digital weeds - Digital Citizens Alliance

That report, entitled “Google & YouTube and Evil Doers: Too Close for Comfort,” .... using its vast collections of data and unparalleled analytics capabilities.
8MB Sizes 4 Downloads 273 Views
weed - noun \ ‘wēd\ - an obnoxious growth, thing, or person weed - noun \ ‘wēd\ - an obnoxious growth, thing, or person



LET’S FACE IT, WE ALWAYS FIGURED WE’D BE RIGHT BACK HERE. In June 2013, Digital Citizens published a troubling report that demonstrated how bad actors – drug dealers, content thieves, passport peddlers and others exploited the Internet for financial gain. And how Google stood to benefit by collecting ad revenue from the videos these bad actors posted on YouTube. That report, entitled “Google & YouTube and Evil Doers: Too Close for Comfort,” made a difference: within days Google scrubbed YouTube of hundreds, if not thousands of videos promoting the illegal sale of drugs, fake passports and counterfeits. Google also deleted videos tied to searches for “find underage prostitute” and other escort services. Many of these videos had been on YouTube for months, some years, and only were taken down when major media outlets such as USA Today published articles and Google came under scrutiny from state attorneys general. What was most startling was not only did Google allow these videos to remain on YouTube – one of the most popular websites for teens and pre-teens – but also that the company directly profited from these shady videos. How? Google ran ads tied to those videos and split the revenue with these would-be bad actors. If you believe in the adage “the company you keep,” then how could you reconcile Google’s willingness to not only profit from videos promoting dangerous and even illegal activities? Google even gives a kick back - a percentage of that revenue to those bad actors. This from the company with the motto, “Don’t be evil.” When Google made its “Don’t be evil” pledge, it said: “We believe strongly that in the long term, we will be better served—as shareholders and in all other ways—by a company that does good things for the world even if we forgo some short term gains.” Fast forward eight months and unfortunately many of those videos that Google hastily removed in June in light of public condemnation have resurfaced. Once again, Digital Citizens must question whether Google is living up to its “Don’t be evil” promise, and more fundamentally, its commitment as an Internet leader. Google’s business is built on ads, and YouTube is just one platform that contributes to the $55 billion juggernaut. According to YouTube, the site receives more than a billion unique visitors each month and more than 6 billion hours of video are watched on a monthly basis. Google’s business may seem complicated, but it’s actually pretty basic. Google makes money by selling ads – to a search term, or a video. Think about when you click on a YouTube video. Sometimes you have to watch an ad before it will run, sometimes there is a banner ad that shows up on the bottom during the video, and other times there are ads that run around the video. Here are examples from our June 2013 report. In the first example, you see the ad in yellow to the right for a video promoting how to purchase prescription painkillers.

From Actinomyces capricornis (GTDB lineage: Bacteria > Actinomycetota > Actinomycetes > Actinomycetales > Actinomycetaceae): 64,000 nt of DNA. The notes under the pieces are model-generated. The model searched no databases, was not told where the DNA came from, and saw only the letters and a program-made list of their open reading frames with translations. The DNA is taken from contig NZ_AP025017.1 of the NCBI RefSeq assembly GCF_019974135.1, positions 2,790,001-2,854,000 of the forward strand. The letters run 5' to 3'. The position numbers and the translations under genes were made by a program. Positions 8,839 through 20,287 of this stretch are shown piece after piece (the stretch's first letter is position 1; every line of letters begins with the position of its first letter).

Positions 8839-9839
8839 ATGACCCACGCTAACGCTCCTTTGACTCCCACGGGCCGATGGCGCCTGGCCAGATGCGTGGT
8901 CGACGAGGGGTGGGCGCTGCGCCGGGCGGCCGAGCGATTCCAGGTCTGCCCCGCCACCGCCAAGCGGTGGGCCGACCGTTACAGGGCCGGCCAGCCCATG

In the second example, we see how Google makes money by simply running an ad connected to a search term, in this case a Target ad when the term “find underage prostitute” is searched.

After negative publicity, Google removed those videos and contended its system to police YouTube of objectionable content is working. That policy: “YouTube’s review teams respond to videos flagged for our attention around the clock, removing any content that violates our policies…We also have stringent advertising guidelines, and work to prevent ads appearing against any video, channel or page once we determine that the content is not appropriate for our advertising partners.” No, Google’s system is not working. In fact, it’s failing badly. Citing the illegal sale of pharmaceutical, content theft and sex traff